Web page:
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Content tagged with "wild edible"

Photo of ground plum flower cluster with some leaves.

Ground Plum (Flowers)

Ground plum’s short, spikelike clusters of flowers can be white, cream, yellow, pink, or violet. These flowers, whose structure is so obviously of the pea family, show that ground plum is not at all a true plum. Plums (like apples, peaches, and cherries) are in the rose family, and their blossoms have a very different structure. Confusing, fanciful mix-ups in common names are one reason botanists prefer to use scientific names.

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Photo of ground plum plant showing several of its round plumlike legume fruits.

Ground Plum (Fruits)

The fruits of ground plum are nearly ball-shaped, with a central ridge, and with a sharp, beaklike point; they are smooth and about ¾ inch wide. The round, two-parted, cherrylike fruits (which are technically legumes, like peas) are succulent and sweet when young and can be eaten raw or boiled. Because there is a potential for loco poisoning (neurological damage that is not reversible), eating large quantities is not advised.

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Photo of ground plum, top of plant, showing flowers and several leaves.

Ground Plum (Milk Vetch; Buffalo Pea)

Ground plum is a legume with feather-compound leaves, spikelike clusters of pea flowers, and plumlike, edible fruits. It grows in prairies, fields, roadsides, glades, and openings of dry upland forests, particularly in counties along and south of the Missouri River.

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Photo of ground plum, top of plant, showing flowers and several leaves.

Ground Plum (Milk Vetch; Buffalo Pea)

Astragalus crassicarpus (formerly A. mexicanus)
Ground plum is a legume that bears plumlike, edible fruits. Its short, spikelike clusters of pea flowers can be white, cream, yellow, pink, or violet.

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Image of a hackberry leaf

Hackberry

Celtis occidentalis
Although it's named for its sweet, purple (edible) fruits, most people learn to identify hackberry because of its interesting bark, which develops numerous corky, wartlike projections that sometimes join to form ridges.

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Photo of hawthorn trees blooming on lawn of Missouri state capitol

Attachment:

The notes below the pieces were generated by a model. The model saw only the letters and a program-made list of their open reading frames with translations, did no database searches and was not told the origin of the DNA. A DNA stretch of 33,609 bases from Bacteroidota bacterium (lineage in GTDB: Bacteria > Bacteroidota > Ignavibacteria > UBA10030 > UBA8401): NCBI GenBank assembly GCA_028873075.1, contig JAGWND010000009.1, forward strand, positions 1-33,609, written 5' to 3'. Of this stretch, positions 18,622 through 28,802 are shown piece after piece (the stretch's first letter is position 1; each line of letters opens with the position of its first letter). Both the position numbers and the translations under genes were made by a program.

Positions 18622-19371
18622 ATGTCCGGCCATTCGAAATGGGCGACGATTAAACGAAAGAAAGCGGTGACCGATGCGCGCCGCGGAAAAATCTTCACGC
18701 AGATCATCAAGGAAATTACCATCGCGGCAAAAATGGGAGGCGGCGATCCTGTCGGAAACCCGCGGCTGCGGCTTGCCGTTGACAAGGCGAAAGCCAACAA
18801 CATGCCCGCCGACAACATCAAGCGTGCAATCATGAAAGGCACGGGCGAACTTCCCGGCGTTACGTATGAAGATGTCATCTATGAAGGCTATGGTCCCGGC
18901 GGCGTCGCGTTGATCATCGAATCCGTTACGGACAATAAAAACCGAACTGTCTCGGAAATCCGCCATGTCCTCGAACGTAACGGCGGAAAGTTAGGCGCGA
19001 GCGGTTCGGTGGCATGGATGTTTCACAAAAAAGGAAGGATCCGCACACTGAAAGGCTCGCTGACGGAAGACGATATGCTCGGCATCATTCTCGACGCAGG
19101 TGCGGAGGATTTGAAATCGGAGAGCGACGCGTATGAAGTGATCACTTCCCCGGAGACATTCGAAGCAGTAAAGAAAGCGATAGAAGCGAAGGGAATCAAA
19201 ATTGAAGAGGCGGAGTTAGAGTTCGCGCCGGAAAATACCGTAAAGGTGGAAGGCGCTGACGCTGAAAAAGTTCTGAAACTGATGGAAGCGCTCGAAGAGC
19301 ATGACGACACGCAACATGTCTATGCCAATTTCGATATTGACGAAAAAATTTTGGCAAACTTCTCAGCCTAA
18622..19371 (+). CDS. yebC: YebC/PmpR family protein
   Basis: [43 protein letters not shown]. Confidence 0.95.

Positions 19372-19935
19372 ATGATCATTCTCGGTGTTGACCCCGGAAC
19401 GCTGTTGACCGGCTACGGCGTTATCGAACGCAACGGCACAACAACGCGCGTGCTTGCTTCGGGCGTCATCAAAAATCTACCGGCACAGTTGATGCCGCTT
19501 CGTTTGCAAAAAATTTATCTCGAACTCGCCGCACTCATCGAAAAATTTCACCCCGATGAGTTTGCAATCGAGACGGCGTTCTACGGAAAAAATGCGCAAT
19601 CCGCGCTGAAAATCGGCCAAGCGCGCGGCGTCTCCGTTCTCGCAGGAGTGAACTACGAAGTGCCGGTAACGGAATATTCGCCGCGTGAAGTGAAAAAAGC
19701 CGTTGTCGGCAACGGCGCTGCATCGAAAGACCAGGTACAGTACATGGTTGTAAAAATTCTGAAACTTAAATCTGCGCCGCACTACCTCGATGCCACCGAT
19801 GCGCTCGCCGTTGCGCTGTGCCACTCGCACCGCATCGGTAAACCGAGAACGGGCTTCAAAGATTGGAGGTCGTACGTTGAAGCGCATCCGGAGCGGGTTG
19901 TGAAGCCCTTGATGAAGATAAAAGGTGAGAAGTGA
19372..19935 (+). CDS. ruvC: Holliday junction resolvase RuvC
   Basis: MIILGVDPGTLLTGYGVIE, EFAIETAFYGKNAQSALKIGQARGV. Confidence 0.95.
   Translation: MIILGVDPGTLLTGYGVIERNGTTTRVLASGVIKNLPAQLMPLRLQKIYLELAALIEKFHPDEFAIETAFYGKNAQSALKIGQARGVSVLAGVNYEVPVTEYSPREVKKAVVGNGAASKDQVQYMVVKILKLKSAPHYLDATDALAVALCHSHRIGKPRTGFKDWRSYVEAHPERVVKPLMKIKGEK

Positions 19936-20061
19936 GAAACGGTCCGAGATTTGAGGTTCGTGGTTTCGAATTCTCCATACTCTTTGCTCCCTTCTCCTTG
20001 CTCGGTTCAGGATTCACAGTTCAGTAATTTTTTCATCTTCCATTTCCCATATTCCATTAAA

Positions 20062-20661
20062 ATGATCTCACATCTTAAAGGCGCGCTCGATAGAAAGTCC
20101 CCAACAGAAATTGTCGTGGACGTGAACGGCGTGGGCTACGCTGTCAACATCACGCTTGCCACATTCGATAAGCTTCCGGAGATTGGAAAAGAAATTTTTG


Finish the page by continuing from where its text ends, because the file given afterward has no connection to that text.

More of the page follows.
Hawthorns

Various species in the genus Crataegus
Our state flower, the hawthorn, is solidly represented in Missouri. There are about 100 different kinds of hawthorns that occupy almost every kind of soil in every part of the state. These members of the rose family are closely related to apples.

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Photo of hawthorn trees blooming on lawn of Missouri state capitol

Hawthorns

Our state flower, the hawthorn, is solidly represented in Missouri. There are about 100 different kinds of hawthorns that occupy almost every kind of soil in every part of the state. Member of the rose family, hawthorns are closely related to apples.

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Photo of henbit plants with flowers

Henbit

Lamium amplexicaule
Henbit always draws attention in early spring when it blasts entire fields with the pinkish-purple of its flowers. A non-native weed that spreads abundantly, it causes few problems because it has shallow roots and fades before crops begin to grow.

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Photo of henbit plants with flowers

Henbit

Henbit always draws attention in early spring when it blasts entire fields with the pinkish-purple of its flowers. A non-native weed that spreads abundantly, it causes few problems because it has shallow roots and fades before crops begin to grow.

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In Search of Wild Raspberries

Last weekend was the perfect time to stroll along the edge of the woods for two reasons.

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